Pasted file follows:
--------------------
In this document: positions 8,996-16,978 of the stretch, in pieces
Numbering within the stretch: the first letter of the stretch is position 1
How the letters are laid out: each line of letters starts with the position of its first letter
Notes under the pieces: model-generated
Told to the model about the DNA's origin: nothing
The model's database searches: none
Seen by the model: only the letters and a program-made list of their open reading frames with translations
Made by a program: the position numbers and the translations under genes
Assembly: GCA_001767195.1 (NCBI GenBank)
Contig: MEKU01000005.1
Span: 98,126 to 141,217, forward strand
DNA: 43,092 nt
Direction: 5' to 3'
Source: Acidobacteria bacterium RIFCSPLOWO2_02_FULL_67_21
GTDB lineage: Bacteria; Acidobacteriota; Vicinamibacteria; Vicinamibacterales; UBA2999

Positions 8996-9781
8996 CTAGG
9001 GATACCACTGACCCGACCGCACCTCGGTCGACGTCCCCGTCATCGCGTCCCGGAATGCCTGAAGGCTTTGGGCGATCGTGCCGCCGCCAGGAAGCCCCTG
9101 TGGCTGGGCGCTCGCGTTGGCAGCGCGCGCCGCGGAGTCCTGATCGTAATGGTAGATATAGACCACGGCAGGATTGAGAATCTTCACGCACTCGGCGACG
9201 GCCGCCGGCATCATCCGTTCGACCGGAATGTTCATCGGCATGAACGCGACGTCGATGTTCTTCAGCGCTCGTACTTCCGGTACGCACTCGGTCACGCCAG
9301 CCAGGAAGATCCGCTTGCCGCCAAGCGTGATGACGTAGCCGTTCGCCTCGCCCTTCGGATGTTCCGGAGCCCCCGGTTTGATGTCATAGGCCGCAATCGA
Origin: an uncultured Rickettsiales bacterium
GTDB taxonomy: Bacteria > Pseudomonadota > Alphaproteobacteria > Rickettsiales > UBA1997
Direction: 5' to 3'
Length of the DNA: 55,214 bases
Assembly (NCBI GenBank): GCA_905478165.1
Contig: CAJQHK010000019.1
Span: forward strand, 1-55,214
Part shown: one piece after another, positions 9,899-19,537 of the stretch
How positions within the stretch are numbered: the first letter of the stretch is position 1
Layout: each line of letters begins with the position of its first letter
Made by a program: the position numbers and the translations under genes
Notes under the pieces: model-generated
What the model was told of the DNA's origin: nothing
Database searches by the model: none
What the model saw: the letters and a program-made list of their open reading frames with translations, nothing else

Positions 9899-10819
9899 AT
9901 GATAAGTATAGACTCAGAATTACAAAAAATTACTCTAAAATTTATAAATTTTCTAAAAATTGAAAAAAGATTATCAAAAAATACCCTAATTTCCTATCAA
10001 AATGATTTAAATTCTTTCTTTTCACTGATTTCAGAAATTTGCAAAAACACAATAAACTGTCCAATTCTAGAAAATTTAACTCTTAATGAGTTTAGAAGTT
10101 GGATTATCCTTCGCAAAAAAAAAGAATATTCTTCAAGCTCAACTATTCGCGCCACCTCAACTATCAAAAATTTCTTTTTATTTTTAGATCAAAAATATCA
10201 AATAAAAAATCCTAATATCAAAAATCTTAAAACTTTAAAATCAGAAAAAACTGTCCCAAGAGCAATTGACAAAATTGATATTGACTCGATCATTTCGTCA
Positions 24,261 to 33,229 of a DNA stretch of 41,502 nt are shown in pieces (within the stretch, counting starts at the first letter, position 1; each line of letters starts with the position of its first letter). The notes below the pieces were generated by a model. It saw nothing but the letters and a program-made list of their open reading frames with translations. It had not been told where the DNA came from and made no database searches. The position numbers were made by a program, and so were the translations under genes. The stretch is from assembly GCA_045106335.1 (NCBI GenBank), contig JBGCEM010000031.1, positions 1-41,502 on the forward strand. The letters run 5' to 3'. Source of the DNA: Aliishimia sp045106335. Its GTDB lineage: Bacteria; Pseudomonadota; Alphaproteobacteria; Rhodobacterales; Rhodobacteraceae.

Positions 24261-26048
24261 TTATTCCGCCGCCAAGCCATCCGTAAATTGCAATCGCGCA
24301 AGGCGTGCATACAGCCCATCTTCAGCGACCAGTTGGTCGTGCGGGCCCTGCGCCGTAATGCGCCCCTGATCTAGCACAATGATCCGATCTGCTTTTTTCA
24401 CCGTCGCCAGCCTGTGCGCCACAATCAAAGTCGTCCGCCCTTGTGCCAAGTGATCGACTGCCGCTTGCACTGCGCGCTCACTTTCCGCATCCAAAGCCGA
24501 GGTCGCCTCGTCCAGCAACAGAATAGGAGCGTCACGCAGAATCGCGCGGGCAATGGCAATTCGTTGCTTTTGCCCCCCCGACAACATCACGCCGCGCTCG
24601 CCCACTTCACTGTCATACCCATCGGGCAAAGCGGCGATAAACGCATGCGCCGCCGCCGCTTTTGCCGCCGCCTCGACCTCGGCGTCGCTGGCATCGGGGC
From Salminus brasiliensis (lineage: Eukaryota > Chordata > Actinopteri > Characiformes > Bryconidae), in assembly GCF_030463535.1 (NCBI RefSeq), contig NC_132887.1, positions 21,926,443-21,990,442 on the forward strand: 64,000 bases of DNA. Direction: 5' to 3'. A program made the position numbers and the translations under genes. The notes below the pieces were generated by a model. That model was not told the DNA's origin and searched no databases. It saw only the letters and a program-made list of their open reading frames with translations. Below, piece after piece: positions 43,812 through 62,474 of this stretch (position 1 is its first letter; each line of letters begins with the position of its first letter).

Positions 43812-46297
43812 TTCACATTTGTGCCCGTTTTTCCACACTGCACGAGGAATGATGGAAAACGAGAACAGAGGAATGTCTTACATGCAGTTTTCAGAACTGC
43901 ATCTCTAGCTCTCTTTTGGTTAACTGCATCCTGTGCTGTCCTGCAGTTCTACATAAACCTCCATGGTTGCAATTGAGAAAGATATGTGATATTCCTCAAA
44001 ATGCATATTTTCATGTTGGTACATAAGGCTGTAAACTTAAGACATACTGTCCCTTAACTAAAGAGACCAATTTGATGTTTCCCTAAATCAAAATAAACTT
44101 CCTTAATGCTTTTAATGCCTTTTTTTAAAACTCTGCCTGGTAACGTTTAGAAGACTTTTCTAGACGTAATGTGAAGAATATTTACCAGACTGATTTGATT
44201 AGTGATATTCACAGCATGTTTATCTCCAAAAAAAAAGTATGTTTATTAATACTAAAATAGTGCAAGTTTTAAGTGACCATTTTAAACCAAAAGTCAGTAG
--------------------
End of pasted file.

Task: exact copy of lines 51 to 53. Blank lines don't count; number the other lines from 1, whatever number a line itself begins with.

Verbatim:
Positions 43812-46297
43812 TTCACATTTGTGCCCGTTTTTCCACACTGCACGAGGAATGATGGAAAACGAGAACAGAGGAATGTCTTACATGCAGTTTTCAGAACTGC
43901 ATCTCTAGCTCTCTTTTGGTTAACTGCATCCTGTGCTGTCCTGCAGTTCTACATAAACCTCCATGGTTGCAATTGAGAAAGATATGTGATATTCCTCAAA